Another week, another Eleaf iStick Pico. Alright, maybe I’m exaggerating a bit, but eLeaf certainly knows how to get the most out of its trademark dollars, no? The eLeaf iStick Pico 25, or just ‘Pico 25‘, is the latest, but certainly not the last, of one of eLeaf’s most successful mods.
From the company that has produced more iSticks than Duggars have children comes the Pico 25, hot on the heels of the original Pico, the beefier Pico Dual, and the squonking goodness of the Pico Squeeze. This time around, eLeaf sticks with its literal naming format and brings a wider, but still svelte miniature device with room to accommodate 25mm atomizers.
So, is the Pico 25 worth your time and money? Yes, provided you plan on using a different Atty than the included Ello tank. But we’ll get to that in due time.
The Pico 25 …Up close and personal…
This compact, replaceable single-18650 device is notable for its size alone, as the box boasts some pretty impressive performance specs for a palm-friendly mod. Even on a single cell, the Pico 25 offers up to 85 watts of sub-ohm-ready power, along with a fairly nice list of features which belie its diminutive size.
The Pico 25 also continues the series’ legacy of bold, contrasting colors, as my test model came in a striking matte black/candy apple red combination that certainly stands out against my growing collection of black and stainless lookalikes.
With such brash color statements, it’s clear eLeaf wants to ensure its products are noticed on vape shop shelves. Perhaps they’re not for everyone, but for vapers seeking the proverbial “something different,” this device certainly fits the bill.
In addition to standard wattage, the Pico 25 features a full slate of temperature control options, bypass mode, three memory settings, upgradeable firmware, and even a nifty pre-heat option that works amazingly well for those lower-ohm builds.
All of these options are clearly indicated on the device’s bright, legible OLED screen. It’s nothing groundbreaking, but it works well, and eLeaf did a nice job ensuring the menu is accessible, even with the awkward bottom-mounted adjustment buttons.
Plus, for those who love extremely low-resolution bitmap art, the Pico 25 also allows you to update the logo to your liking. My black and red model just screamed for a Deadpool logo, and the creative folks on the Pico forums had several to choose from. In mere seconds, eLeaf’s user-friendly upgrade software allowed me to add the logo, where it has remained since I got the device.
Judge me by my size, do you?
Like all the eLeaf products I’ve owned or used, the Pico 25 is extremely well-machined, with a streamlined zinc alloy/plastic body, and outstanding, butter-smooth threads.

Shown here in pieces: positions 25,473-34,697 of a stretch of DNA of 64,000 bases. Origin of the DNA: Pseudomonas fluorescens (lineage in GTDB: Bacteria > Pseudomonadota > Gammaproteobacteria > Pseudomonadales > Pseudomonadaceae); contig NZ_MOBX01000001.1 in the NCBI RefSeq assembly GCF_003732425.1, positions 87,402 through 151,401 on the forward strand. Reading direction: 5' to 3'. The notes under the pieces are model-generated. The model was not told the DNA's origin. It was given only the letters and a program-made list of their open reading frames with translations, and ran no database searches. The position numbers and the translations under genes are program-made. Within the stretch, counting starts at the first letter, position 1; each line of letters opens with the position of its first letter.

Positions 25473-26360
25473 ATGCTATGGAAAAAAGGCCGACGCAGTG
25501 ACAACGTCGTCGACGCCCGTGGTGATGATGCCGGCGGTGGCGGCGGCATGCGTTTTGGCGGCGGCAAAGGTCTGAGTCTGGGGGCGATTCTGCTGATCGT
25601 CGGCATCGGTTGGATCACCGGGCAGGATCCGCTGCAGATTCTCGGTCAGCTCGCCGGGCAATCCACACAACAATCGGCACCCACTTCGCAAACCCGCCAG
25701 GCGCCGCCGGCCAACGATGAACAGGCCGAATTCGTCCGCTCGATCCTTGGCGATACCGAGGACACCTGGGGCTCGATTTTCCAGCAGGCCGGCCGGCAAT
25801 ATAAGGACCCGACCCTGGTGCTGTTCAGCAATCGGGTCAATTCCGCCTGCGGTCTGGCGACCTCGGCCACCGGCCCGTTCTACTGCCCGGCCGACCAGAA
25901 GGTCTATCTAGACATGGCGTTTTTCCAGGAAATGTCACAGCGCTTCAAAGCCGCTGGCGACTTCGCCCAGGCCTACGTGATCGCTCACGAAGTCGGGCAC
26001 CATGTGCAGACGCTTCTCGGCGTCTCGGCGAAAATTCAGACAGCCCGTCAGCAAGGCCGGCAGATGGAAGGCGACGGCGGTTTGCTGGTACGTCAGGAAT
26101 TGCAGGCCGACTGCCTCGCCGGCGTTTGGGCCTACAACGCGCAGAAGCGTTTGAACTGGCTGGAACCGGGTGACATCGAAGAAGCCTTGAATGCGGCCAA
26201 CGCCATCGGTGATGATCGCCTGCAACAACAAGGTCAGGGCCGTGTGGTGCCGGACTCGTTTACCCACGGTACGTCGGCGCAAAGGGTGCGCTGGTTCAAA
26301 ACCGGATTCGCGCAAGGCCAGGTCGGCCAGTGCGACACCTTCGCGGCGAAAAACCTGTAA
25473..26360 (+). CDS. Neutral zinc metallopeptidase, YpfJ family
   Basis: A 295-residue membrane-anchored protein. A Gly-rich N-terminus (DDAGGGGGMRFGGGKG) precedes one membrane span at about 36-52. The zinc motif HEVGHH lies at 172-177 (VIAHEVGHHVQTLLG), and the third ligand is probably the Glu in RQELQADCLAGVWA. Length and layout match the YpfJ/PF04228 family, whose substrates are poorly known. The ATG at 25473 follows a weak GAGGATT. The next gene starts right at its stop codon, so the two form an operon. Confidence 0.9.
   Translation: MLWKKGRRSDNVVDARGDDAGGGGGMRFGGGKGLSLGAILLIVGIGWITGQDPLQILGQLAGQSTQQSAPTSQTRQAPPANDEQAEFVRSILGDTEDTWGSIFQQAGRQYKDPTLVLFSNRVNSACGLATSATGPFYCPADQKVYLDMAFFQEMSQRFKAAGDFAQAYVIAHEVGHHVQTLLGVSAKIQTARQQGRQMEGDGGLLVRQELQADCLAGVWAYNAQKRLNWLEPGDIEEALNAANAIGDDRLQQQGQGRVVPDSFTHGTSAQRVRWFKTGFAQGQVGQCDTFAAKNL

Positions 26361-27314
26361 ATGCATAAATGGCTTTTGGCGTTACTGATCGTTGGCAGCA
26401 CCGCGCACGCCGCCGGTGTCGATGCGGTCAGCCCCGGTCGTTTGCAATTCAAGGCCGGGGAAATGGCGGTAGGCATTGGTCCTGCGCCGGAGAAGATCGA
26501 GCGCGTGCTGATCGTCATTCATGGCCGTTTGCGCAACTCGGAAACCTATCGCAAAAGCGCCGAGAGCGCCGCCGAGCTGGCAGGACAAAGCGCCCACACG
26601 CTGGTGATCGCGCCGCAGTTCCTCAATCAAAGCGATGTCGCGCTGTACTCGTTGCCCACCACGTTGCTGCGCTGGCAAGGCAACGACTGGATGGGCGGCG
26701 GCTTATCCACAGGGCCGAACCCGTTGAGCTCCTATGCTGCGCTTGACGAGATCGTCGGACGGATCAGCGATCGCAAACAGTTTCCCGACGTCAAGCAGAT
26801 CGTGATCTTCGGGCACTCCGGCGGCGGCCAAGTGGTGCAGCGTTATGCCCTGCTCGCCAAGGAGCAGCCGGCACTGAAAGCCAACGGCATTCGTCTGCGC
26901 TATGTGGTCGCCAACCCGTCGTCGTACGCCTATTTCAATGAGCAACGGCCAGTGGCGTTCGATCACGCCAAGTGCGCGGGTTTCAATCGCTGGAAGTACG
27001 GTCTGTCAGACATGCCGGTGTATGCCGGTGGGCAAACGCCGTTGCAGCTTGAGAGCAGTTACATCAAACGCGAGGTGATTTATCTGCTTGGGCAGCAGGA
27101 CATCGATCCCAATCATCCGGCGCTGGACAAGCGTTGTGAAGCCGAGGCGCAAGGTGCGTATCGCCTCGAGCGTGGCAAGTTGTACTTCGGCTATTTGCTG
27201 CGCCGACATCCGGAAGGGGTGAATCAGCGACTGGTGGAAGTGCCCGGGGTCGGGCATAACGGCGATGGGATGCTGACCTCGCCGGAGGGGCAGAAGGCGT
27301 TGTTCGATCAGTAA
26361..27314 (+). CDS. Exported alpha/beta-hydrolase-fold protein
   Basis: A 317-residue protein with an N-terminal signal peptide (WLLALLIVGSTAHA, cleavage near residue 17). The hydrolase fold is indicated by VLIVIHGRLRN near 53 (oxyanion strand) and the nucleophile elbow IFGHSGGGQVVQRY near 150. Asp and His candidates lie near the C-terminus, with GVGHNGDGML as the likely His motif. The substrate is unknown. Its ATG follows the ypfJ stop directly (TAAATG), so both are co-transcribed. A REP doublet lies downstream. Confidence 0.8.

The average-sized fire button feels a little flimsy upon first handling the device, but it is responsive and offers a nice tactile “click” often missing with devices in this category. Plus, there’s no button rattle or unnecessary play when trying to shift it side to side. Again, extremely solid and well-machined.
And, at a hair above 143 grams, the Pico 25 offers a fair amount of heft. The end result is a mod that feels perfectly weighted, and appears tough enough to withstand considerable wear and tear, from pockets, purses, dings and drops.
The only complaint I have about the device design is the placement of the up/down buttons on the bottom of the device. Aesthetically, I always prefer ‘less to more‘. But I also prefer ‘function to fashion’. Though the buttons are recessed, are responsive, and do not make the mod wobbly on flat surfaces, using them is nonetheless uncomfortable.
After using – and enjoying – the ALS85 by SMOK, ($46.95 at Element Vape) I feel like this was a questionable design choice by eLeaf. Perhaps this is the price customers must pay for a truly compact device, but even after a full week of using the Pico 25, I still struggle with the awkward movements needed to navigate the menus.
Enough prattle – how does it work?
The Pico 25 not only performs as well as competing devices from SMOK and WISMEC, but also performs as advertised. Yes, unlike SO many devices on shelves today, the Pico 25 handles a legitimate 85 watts, on one 18650 battery, with no noticeable power loss or misfires when the cells begin to tire.
It’s true that 85 watts is likely higher than its target audience traditionally vapes, but I used the Pico 25 with a 0.15 RDA build, at 85 watts for nearly three hours and didn’t experience one bad puff. The battery life wasn’t spectacular, but taking into mind that this was VERY heavy use at the device’s peak capabilities, I was pleasantly surprised by how steady it was.
Under more reasonable circumstances, the Pico 25 exceeded expectations. Switching out a variety of sub-ohm tanks and RTAs, the device never stuttered, with all performing at very high levels, while sitting flush on the press-fit 510 connector. And with 25mm of width to play with, all but your largest atomizers will fit without overhang.